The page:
Erland Charles Leslie McLetchie ("Erl") lived life surrounded by family and friends that he loved and that loved him. He died that way too on May 1, 2016.
Erl was born on his mother Ann's birthday on Nov. 14, 1949, in Regina, Saskatchewan. Erl's parents were extraordinary people that loved Erl and that he loved dearly. Erl's parents met in His Majesty's Royal Air Force and were the first people married in liberated France under a field order from General Montgomery shortly after the D-Day Invasion.
His two elder brothers, Olaf, who preceded him in death, and Magnus, of Ellsworth, Maine, were born across the pond in the United Kingdom where there were still war rations. Erl's father, Norman, flew across the Atlantic in a bomber with its doors welded shut to find a better life for his family first in Canada and later in New Hampshire.
Erl grew up in Laconia, New Hampshire with his lifelong best friend and future business partner, Jay "Guppy" Clough. Erl was one of the greatest backup defensive tackles in New Hampshire high school football history for the Laconia High School Sachems, who were state champions Erl's senior year.
After graduating from Laconia High School, Erl matriculated at Colby College in Waterville, Maine, where he met his wife, love of his life, and best friend, Janet Veasey of Warwick, R.I. Erl graduated with a bachelor's degree in economics in 1972.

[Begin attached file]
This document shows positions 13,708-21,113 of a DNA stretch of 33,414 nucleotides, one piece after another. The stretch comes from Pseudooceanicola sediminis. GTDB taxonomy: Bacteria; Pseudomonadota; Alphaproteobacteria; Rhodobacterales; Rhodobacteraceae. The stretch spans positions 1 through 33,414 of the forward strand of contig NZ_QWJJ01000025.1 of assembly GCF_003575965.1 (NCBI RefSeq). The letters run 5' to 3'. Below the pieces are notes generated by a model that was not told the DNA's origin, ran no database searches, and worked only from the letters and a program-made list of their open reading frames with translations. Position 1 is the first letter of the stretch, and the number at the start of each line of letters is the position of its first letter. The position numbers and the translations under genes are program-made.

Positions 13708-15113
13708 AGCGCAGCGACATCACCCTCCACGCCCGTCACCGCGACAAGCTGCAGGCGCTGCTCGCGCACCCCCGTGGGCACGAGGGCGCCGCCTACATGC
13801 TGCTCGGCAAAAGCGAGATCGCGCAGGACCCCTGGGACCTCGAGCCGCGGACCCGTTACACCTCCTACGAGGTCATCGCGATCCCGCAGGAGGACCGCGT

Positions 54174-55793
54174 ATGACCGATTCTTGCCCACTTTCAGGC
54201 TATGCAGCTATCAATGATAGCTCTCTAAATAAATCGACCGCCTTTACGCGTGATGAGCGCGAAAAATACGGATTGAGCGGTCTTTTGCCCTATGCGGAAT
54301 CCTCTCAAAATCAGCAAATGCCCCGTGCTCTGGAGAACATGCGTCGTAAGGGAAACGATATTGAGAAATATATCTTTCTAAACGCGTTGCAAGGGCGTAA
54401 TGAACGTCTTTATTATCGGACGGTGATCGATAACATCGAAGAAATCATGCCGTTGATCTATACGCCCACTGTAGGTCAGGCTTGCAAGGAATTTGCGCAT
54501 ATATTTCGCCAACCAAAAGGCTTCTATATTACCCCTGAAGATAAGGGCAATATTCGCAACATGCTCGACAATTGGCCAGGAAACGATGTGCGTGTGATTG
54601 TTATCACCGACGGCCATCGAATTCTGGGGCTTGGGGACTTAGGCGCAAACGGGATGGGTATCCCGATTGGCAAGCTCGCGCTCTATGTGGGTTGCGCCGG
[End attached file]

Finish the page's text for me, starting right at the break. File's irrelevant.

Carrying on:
After graduating from college, Erl and Janet married on June 30, 1973. Following graduation, Janet taught at a Catholic school in the Boston area while Erl attended law school at Suffolk University. After graduating from law school, Erl and Janet returned to New Hampshire where Erl began practicing law in Ossipee as the Atticus Finch of Carroll County.
Erl practiced law for 40 years in New Hampshire. Erl was widely regarded by the community as the greatest advocate in the North Country. Erl's clients, colleagues, and even his adversaries, loved him like family and he loved them, too. Erl frequently represented people that could not afford representation on a pro bono basis and provided the same zealous representation to them that he did to all of his other clients.
On several occasions, he received the New Hampshire Bar Association President's Award for Outstanding Pro Bono Service in recognition of his "willingness to accept pro bono cases and significant contribution of time in direct legal service to the poor."
Erl's greatest love and accomplishment in his eyes, were his three sons Andrew (Andy of Golden, Colorado), Douglas (Doug of Portsmouth), and Charles (Chip of Charlestown, Mass.). Erl was a hero to each of his sons, and all three grew up trying to be just like Erl in their own ways. Andy, Doug and Chip have yet to succeed in that endeavor, but will continue to strive to do so.
Later in life, Erl took great pride and joy in his grandchildren, Cameron and Graham of Golden, Colorado, and Cecelia of Charlestown, Mass. Erl's favorite thing to do was to regale anyone he met with tales of his grandchildren whether they wanted to hear the tales or not.
The greatest testament to Erl is the fact that he is survived by his wife, Janet; his sons, Andy, Doug, and Chip, their spouses Lyndall (Schuster), Mike Kierstead, and Julia (Monack); his three grandchildren; and far too many friends and extended family to list.
In lieu of flowers, do two things. First, live life the way Erl did: surrounded by people that he loved and that loved him. If you are half as good as it he was, you will have lived a full life. Second, consider making a donation to the Dana-Farber Cancer Institute.
A memorial service is scheduled for Friday, May 6, at 1 p.m. at First Christian Church at 83 North Main St. in Wolfeboro to be followed by a luncheon at the Wolfeboro Inn.